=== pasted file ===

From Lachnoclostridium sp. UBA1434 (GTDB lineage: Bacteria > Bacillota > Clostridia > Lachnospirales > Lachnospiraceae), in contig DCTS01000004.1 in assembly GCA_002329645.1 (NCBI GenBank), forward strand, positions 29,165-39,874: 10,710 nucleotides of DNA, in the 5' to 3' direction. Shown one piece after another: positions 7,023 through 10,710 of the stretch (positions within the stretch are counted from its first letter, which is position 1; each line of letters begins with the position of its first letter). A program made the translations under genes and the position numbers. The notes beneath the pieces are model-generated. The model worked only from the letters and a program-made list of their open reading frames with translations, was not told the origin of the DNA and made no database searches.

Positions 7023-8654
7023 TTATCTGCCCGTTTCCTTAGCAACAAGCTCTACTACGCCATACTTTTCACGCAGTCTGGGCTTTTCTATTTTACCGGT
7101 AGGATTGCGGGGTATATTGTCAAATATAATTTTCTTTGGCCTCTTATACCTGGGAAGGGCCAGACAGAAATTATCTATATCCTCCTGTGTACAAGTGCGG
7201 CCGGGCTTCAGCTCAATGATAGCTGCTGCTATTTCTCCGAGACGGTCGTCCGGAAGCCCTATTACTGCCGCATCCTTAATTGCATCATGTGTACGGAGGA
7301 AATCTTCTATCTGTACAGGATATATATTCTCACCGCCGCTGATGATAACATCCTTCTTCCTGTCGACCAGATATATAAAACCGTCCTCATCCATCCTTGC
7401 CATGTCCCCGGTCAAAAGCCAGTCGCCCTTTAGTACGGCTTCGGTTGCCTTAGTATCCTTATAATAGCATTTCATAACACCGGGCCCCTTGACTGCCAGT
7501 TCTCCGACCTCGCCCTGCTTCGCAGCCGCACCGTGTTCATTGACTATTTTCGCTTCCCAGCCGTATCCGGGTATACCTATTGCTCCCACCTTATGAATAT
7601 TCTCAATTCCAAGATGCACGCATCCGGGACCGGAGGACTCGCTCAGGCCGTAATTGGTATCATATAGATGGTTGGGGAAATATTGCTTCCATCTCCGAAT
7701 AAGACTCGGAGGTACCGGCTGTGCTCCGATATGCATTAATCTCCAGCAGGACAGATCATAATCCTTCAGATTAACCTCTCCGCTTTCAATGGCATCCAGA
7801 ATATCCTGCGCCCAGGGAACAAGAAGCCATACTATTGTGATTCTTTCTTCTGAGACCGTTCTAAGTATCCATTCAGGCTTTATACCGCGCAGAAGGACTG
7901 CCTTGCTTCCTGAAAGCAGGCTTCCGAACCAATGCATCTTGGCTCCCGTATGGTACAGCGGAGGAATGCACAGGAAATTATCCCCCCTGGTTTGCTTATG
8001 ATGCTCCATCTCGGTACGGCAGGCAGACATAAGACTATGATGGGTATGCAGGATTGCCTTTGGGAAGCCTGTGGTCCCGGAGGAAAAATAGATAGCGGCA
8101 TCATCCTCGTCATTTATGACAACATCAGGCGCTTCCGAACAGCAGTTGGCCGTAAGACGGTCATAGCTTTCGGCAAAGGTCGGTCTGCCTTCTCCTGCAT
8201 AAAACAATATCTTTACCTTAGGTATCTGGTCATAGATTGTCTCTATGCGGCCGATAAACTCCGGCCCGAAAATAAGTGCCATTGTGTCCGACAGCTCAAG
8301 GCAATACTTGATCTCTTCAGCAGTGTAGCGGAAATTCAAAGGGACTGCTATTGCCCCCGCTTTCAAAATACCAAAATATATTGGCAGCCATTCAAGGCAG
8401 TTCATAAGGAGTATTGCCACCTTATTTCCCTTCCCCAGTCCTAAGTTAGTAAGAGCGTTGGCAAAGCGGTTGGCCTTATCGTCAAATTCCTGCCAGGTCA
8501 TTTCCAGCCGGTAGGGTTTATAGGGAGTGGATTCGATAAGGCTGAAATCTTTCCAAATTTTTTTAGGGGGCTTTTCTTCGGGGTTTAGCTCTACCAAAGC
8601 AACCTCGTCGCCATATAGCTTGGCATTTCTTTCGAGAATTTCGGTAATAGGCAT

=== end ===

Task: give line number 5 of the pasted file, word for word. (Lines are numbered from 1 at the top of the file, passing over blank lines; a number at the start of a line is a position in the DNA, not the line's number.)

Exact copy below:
7201 CCGGGCTTCAGCTCAATGATAGCTGCTGCTATTTCTCCGAGACGGTCGTCCGGAAGCCCTATTACTGCCGCATCCTTAATTGCATCATGTGTACGGAGGA